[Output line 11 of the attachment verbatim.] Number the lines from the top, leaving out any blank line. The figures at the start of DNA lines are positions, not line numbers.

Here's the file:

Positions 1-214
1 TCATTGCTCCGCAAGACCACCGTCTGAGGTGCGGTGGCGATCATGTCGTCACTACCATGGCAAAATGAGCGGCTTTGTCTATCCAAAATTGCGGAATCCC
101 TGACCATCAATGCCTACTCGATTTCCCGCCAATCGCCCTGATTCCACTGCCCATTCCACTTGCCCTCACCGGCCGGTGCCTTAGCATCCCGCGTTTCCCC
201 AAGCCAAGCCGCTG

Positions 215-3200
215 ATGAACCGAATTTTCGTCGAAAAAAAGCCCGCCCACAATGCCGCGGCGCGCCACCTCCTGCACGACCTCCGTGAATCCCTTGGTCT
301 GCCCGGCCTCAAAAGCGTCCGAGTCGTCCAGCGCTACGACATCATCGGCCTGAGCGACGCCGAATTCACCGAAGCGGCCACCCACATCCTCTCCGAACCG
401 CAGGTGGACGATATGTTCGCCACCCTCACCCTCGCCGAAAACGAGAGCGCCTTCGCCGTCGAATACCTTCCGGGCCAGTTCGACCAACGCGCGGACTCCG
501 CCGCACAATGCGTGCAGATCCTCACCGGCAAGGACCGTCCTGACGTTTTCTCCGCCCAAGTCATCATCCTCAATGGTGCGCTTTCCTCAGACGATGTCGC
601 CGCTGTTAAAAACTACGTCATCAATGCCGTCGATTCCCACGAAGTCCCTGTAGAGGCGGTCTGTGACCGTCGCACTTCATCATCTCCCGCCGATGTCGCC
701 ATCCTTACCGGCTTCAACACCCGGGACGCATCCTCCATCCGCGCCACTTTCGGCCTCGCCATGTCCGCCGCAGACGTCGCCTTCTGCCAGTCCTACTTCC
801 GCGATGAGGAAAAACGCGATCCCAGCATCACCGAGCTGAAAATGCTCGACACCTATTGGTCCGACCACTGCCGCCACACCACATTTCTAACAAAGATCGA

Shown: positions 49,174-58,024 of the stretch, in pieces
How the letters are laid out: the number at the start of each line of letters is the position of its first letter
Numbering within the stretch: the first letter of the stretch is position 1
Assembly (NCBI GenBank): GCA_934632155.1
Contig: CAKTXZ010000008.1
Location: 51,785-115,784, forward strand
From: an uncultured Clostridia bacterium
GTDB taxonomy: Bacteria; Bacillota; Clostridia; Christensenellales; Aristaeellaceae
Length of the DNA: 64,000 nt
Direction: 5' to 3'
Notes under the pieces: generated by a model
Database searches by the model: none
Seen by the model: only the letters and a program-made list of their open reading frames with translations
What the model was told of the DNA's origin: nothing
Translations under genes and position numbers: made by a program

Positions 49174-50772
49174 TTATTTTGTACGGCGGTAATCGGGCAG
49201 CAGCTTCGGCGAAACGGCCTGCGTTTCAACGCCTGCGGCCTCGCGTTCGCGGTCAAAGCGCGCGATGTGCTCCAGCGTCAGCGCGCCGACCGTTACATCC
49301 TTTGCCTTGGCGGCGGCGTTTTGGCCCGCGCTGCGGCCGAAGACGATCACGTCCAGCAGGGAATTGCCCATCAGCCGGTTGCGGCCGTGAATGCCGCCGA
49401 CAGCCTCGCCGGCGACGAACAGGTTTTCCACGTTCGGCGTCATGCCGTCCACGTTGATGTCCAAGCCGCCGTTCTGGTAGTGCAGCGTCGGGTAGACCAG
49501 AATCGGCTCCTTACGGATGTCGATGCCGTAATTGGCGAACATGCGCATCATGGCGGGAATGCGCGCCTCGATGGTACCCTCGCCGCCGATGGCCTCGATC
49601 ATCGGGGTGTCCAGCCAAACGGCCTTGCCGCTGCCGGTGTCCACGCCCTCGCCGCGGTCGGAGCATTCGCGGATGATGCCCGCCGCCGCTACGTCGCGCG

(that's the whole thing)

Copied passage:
701 ATCCTTACCGGCTTCAACACCCGGGACGCATCCTCCATCCGCGCCACTTTCGGCCTCGCCATGTCCGCCGCAGACGTCGCCTTCTGCCAGTCCTACTTCC